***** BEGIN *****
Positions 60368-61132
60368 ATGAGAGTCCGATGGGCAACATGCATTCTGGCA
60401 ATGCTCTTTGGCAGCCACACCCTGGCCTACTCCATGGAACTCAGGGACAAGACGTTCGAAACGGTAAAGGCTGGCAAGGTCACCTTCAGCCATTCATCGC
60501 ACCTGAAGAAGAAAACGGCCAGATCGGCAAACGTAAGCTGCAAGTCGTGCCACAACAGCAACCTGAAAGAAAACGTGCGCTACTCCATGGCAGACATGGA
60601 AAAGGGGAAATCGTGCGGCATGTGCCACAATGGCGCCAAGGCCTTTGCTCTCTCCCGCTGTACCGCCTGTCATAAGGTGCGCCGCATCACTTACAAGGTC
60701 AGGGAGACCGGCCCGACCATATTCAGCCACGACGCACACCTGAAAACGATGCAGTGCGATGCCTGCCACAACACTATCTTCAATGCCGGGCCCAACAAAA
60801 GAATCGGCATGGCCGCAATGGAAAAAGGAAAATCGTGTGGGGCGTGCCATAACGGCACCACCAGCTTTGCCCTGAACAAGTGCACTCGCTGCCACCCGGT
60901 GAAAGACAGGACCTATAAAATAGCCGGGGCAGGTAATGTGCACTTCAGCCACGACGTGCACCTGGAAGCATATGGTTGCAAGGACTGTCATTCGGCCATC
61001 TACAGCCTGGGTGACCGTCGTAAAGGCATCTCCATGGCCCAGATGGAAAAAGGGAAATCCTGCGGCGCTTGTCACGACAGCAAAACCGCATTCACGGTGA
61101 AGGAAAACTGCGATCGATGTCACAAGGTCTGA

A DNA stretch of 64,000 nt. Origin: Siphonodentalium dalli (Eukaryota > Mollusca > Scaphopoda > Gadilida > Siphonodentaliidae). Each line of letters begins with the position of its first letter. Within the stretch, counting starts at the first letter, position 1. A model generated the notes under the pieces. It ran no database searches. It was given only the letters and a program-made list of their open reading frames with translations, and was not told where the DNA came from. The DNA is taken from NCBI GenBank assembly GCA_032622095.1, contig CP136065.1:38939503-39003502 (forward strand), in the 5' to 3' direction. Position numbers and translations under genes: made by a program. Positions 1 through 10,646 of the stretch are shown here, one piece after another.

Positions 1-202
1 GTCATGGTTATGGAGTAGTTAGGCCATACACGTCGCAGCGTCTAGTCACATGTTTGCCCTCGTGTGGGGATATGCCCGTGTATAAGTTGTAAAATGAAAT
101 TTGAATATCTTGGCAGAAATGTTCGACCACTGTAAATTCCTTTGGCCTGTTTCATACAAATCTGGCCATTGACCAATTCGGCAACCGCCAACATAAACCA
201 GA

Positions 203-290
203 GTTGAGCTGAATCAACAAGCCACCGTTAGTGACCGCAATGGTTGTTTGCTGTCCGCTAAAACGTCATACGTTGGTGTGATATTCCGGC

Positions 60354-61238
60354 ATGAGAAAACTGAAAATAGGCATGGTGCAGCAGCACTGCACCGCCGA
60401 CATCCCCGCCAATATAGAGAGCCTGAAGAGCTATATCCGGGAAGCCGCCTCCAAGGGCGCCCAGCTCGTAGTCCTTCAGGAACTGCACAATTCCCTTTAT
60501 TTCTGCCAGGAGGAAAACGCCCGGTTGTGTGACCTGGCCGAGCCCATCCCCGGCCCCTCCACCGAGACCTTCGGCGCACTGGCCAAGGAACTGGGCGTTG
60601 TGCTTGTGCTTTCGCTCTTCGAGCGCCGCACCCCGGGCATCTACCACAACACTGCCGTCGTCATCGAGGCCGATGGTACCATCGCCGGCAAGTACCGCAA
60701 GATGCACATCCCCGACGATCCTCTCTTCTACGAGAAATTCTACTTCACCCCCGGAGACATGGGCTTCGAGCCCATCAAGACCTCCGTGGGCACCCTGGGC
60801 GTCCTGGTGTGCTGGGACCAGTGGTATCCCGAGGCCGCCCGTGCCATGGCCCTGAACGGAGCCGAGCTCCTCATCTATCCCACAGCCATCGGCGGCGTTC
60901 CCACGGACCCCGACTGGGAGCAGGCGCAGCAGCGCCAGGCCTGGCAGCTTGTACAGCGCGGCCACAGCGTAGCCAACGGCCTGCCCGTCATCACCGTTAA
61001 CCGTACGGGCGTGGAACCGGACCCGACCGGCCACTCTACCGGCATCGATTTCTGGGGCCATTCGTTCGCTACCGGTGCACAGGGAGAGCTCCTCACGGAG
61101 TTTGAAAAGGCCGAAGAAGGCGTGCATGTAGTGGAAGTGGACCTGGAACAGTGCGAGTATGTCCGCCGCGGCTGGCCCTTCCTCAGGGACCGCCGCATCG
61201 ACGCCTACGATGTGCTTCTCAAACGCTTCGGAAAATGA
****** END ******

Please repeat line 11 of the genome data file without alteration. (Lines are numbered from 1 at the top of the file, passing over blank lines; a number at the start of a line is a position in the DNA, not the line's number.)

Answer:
A DNA stretch of 64,000 nt. Origin: Siphonodentalium dalli (Eukaryota > Mollusca > Scaphopoda > Gadilida > Siphonodentaliidae). Each line of letters begins with the position of its first letter. Within the stretch, counting starts at the first letter, position 1. A model generated the notes under the pieces. It ran no database searches. It was given only the letters and a program-made list of their open reading frames with translations, and was not told where the DNA came from. The DNA is taken from NCBI GenBank assembly GCA_032622095.1, contig CP136065.1:38939503-39003502 (forward strand), in the 5' to 3' direction. Position numbers and translations under genes: made by a program. Positions 1 through 10,646 of the stretch are shown here, one piece after another.